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French Open postponed: Here are the implications

  • The French Open has been postponed to take place just 1 week after the US Open.
  • This decision was made without the consultation of the players, ATP, or the WTA.
Aakash Kumar
Modified 18 Mar 2020, 12:05 IST

The four Grand Slams in tennis are the most important tournaments on the circuit every year, with players putting in their best in all of them. There are several reasons for this. First is the historical significance of the Slams. Any debate on the greatness of a tennis player starts with asking how many majors they've won. Then there is the huge number of points the Grand Slams offer, more than any other tournament in the circuit. And then comes the prize money. The huge importance and popularity of each Slam enables them to give a handsome pay-check to even those players who bow out of the tournament in the first rounds.

Historically, the majors have taken place around the same time every year. The Australian Open happens in end of January, the French Open takes place in May, Wimbledon happens in end of June/beginning of July, and the US Open takes place in the last week of August and the first week of September. This routine has been going on for years now and is the most comfortable for players as it gives them ample time to transition from one surface to another, as the playing conditions like ball speed and bounce change in each surface. This makes the players change their playing style as well, to better suit the surface they are playing on.

Now due to the COVID-19 outbreak, the whole world is in a frenzy. NBA has suspended their season, ATP and WTA have both suspended their respective tennis seasons (the ATP till April 20th and the WTA till May 2nd), and all major sporting events have been suspended for now.

Due to all the frenzy caused by COVID-19, the French Open yesterday announced that they will be postponing the tournament and now instead of May, the tournament will take place from 20th September till 4th October.

This came as a shock to everyone as apparently, the tournament organisers didn't discuss this decision with the ATP, WTA, any other Grand Slam tournament or even the players themselves. Vasek Pospisil, a Canadian tennis player, even tweeted the following :

Now there are some severe implications due to the decision made the French Open organisers.

First, the tournament is now going to be held only one week after the US Open ends. That means tennis players will have to play 2 Slams in 5 weeks. This will take a huge toll on the health of tennis players, as players need ample rest to play events at their best level.

Second, making the transition from hard courts to clay courts is extremely difficult. That's why there are as many 3 Masters 1000 tournament and around 2 months of gap between the last hard court tournament and the French Open, so that players get time to adjust to the red dirt. The French Open deciding to hold the tournament just 1 week after the US Open will have an immense impact on players' ability to play at their highest player, as it would be near to impossible to play a clay-court grand slam just one week after playing a hard-court grand slam.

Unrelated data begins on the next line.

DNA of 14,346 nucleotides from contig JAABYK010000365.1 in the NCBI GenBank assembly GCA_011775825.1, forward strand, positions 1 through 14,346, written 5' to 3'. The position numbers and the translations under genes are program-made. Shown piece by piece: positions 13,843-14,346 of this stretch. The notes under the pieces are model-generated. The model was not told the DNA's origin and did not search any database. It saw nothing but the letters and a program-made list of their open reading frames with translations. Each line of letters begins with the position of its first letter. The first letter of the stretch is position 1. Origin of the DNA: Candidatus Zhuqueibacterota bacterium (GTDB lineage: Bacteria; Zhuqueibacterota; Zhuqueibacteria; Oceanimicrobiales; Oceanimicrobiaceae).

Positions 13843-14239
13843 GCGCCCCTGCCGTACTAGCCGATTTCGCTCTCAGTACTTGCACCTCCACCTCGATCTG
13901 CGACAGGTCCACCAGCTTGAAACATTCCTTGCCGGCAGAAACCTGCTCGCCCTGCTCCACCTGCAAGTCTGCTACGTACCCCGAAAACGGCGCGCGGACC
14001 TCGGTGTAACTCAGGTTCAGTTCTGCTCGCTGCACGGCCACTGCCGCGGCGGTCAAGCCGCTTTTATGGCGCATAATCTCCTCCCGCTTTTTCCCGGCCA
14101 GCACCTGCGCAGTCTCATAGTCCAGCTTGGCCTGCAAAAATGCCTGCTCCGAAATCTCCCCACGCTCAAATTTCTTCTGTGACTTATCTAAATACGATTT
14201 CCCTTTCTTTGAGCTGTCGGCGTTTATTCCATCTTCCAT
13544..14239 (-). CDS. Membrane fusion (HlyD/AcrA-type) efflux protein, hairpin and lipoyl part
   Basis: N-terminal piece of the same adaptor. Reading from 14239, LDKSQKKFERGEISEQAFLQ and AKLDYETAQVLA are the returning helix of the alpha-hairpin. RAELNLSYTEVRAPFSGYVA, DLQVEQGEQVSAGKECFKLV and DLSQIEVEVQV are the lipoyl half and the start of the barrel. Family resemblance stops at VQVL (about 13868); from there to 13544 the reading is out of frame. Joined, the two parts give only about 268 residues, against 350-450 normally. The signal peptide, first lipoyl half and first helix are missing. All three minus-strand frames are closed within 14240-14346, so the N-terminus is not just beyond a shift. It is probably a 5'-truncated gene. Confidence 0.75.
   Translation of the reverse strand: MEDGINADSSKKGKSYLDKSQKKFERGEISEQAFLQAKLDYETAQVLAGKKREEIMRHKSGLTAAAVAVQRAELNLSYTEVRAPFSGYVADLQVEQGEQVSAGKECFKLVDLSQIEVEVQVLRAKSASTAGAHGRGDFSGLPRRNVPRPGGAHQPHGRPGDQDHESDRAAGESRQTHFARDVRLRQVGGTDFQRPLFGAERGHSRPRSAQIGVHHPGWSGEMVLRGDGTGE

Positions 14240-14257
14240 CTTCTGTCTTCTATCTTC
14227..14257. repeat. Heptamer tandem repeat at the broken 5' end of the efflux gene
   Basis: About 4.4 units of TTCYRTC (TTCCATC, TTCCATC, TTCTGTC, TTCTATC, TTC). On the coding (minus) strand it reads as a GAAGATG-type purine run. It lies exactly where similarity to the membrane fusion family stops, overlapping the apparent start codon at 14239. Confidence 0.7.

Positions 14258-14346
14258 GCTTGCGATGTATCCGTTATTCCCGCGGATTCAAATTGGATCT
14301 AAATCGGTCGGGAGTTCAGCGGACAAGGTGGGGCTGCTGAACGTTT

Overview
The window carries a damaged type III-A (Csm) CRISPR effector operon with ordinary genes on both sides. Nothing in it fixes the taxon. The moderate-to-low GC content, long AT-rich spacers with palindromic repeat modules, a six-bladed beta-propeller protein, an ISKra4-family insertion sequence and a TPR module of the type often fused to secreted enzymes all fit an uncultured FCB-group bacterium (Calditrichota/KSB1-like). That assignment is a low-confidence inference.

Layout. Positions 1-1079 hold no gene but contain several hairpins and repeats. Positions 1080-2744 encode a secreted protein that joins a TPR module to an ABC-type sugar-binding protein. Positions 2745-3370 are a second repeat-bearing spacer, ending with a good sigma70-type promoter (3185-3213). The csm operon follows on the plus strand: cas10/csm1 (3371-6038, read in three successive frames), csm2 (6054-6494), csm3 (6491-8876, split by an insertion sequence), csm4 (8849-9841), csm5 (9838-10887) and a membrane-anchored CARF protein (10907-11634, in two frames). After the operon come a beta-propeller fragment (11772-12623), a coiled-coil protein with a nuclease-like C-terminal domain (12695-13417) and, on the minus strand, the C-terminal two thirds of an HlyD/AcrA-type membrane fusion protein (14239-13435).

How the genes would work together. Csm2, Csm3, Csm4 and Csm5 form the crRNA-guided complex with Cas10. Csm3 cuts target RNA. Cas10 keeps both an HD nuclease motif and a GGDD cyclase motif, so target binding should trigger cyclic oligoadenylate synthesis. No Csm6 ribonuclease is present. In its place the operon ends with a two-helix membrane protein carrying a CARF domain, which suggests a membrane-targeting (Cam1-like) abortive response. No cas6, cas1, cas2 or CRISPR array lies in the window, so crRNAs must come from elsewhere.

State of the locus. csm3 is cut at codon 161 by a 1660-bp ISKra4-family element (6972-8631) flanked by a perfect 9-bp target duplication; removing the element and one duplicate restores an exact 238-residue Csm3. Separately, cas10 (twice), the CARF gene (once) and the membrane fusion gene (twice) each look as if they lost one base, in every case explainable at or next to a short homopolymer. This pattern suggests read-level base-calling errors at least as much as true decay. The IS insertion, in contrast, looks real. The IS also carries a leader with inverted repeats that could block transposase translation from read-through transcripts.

Third, all the other tournaments that are scheduled at the same time will be impacted. There are 5 ATP 250 level tournaments scheduled to take place during the time the French Open will be taking place. And then the increasingly popular Laver Cup, a 3-day exhibition like tournament made by Roger Federer, also has its dates clashing with the French Open. The Laver Cup released a statement earlier today that they intend to go on with the current schedule as of now.

Hasty step

Fourth, the decision to postpone the tournament and keep it one week after the US Open was taken by the tournament organisers without the consultation of the ATP, WTA, or any of the players. This is not the way a decision that's going to affect the tour in such a major way should be taken. The ATP and the WTA should've been consulted, and especially the players as at the end of the day it is they who have to play the tournament. This shows a complete lack of transparency and even a sense of arrogance, by not consulting any of the respective tennis bodies or the players. As Vasek Pospisil rightly said in the above tweet, 'Enhancing communication & working together to find solutions should be the priority'.

What do you think? Was the decision to keep the French Open just one week after the US Open a good decision? Or should the players have been consulted first? Reveal your thoughts in the comments below.

The king of the Roland Garros, Rafael Nadal.
The king of the Roland Garros, Rafael Nadal.
Published 18 Mar 2020, 12:05 IST
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